But it’s not just the unknowns around vaccine safety and effectiveness that make immunocompromised people anxious. Many wrote that the actions of others have them worried and scared.
“I’m anxious and scared because I see the numbers of people getting infected going up and the government not imposing enough restrictions to flatten the curve,” said one respondent who has not received any vaccine doses.
Similarly, another not-yet-vaccinated patient shared, “I am anxious about others getting the vaccine and not taking precautions anymore.”
“[I’m] worried people are going to stop wearing masks and social distancing, making it not only more of a risk for COVID to spread but other viruses too,” someone wrote.
Despite getting the vaccine, one patient wrote they are “still anxious about herd immunity [and] do not feel safe enough yet.”
Patient frustration stems from the rollout process, which many say is slow and confusing.
For many, knowing if they’re eligible for the vaccine and how to get the vaccine has caused a great deal of stress.
“It was horribly difficult to figure out how to get the vaccine,” one respondent wrote. “Nothing was made simple or user friendly. . . And not only did each state have its own rules but each county within the state had rules and requirements that differed greatly.”
Another person shared a particularly upsetting story about their vaccine registration experience.
“I applied to get a vaccination over a month ago if not longer,” they wrote. “They called to set up an appointment . . . When I said I have had allergic reactions to antibiotics, the women told me they recommend I get the Johnson & Johnson [vaccine] and that someone else will call me back. I have not heard from anyone.”
Editor’s note: Allergic reactions to antibiotics are not considered a contraindication to getting a COVID-19 vaccine, but if you have any concerns about your history of allergies, you should check with your health care provider.
Some patients expressed frustration with or concerns over making changes to their medication regimens. For a small number of immunosuppressant medications, including methotrexate, it may be recommended that you temporarily pause taking the medication after receiving the vaccine in order to help your body mount a stronger immune response. In some cases, this means deciding if the risks of forgoing disease-modifying medications — such as worsening symptoms or a risk of a disease flare — are worth the “reward” of possibly increasing the effectiveness of the COVID-19 vaccine.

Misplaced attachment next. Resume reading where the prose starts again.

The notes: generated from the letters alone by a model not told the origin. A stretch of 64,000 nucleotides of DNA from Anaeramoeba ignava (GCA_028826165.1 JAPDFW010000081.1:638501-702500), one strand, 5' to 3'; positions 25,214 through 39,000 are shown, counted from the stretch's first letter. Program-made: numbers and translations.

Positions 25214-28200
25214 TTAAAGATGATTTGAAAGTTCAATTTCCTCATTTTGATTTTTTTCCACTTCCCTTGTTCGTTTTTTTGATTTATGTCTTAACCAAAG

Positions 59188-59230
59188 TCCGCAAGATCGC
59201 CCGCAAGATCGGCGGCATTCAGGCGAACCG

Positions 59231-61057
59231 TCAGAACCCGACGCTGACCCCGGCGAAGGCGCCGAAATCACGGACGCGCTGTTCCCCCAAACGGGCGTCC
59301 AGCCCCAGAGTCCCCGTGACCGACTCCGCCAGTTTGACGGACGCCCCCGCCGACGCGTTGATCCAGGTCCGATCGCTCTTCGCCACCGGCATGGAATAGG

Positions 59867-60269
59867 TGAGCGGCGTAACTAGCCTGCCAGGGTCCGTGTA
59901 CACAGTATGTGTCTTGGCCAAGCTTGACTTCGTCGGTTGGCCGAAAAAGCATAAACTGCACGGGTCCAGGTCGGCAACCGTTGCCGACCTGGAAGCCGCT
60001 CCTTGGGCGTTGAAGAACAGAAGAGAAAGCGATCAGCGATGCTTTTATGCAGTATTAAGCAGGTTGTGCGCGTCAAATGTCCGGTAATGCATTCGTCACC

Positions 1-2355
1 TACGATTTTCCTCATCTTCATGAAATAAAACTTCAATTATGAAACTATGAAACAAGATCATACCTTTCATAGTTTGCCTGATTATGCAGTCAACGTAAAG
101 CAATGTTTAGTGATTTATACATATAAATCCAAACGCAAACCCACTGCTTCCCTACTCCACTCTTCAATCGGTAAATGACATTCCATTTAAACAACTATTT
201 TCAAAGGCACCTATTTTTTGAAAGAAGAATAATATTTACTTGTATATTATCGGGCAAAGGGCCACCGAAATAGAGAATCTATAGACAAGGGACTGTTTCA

“Suspending my regular schedule of medications the week after a shot makes me feel even more vulnerable,” one patient wrote.
“The system does not consider special timing for us,” one patient, who uses rituximab, wrote. “I just received one infusion, so I am frustrated that I cannot receive my first [vaccine] dose for the next five months.”
For more information on modifying medications for certain chronic illnesses before or after getting the vaccine, read the following resources:
- Psoriatic Arthritis and the COVID-19 Vaccine: What You Need to Know
- Rheumatoid Arthritis and the COVID-19 Vaccine: What You Need to Know
- Axial Spondyloarthritis and the COVID-19 Vaccine: What You Need to Know
But despite the worries and frustrations, many people are still hopeful.
Patients who are waiting for the vaccine do feel hopeful; for protection from COVID, for more control over the pandemic, and for a little more calm after more than a year of chaos.
“I’m excited and hopeful for myself and our community,” one patient wrote. “I am hopeful that with the vaccine our country can start to heal.”
The Global Healthy Living Foundation is committed to providing ongoing education about COVID-19 vaccines for the chronic illness and immunocompromised community.
To stay informed about the latest COVID-19 vaccine news for people who are immunocompromised, take immunosuppressant medications, or have autoimmune conditions, follow all of our COVID-19 vaccine coverage here.
Get Free Coronavirus Support for Chronic Illness Patients
Join the Global Healthy Living Foundation’s free COVID-19 Support Program for chronic illness patients and their families. We will be providing updated information, community support, and other resources tailored specifically to your health and safety.
About the Patient Support Program Quick Poll
Members of our program have underlying health issues — such as inflammatory arthritis and other autoimmune conditions, heart disease, lung disease, diabetes, and more — that may increase their risk for COVID-19 complications. They are interested in understanding the best ways to stay safe during the pandemic and to be part of a community of people with similar concerns, questions, and fears.
We regularly poll members, who live in the U.S. as well as around the globe, about a variety of topics, including how the pandemic is affecting their lifestyle, mental health, chronic disease management, medication adherence, and more.
We use this information to inform the educational resources we provide and to inform other stakeholders — such as public health experts, policymakers, advocacy groups, health care professionals, and pharmaceutical companies — about chronic illness patients’ needs and concerns. You can participate in ongoing polls by joining the support program here.
Thomas K. Biden Says All U.S. Adults Should Be Eligible for Covid-19 Vaccine by April 19. The Wall Street Journal. April 7, 2021. https://www.wsj.com/articles/biden-to-say-all-u-s-adults-should-be-eligible-to-receive-covid-19-vaccine-by-april-19-11617711281.
Thompson MG, et al. Interim Estimates of Vaccine Effectiveness of BNT162b2 and mRNA-1273 COVID-19 Vaccines in Preventing SARS-CoV-2 Infection Among Health Care Personnel, First Responders, and Other Essential and Frontline Workers — Eight U.S. Locations, December 2020–March 2021. U.S. Centers for Disease Control and Prevention. April 2, 2021. doi: http://dx.doi.org/10.15585/mmwr.mm7013e3.
Vaccines and Related Biological Products Advisory Committee Meeting. Janssen Biotech, Inc. February 26, 2021. https://www.fda.gov/media/146219/download.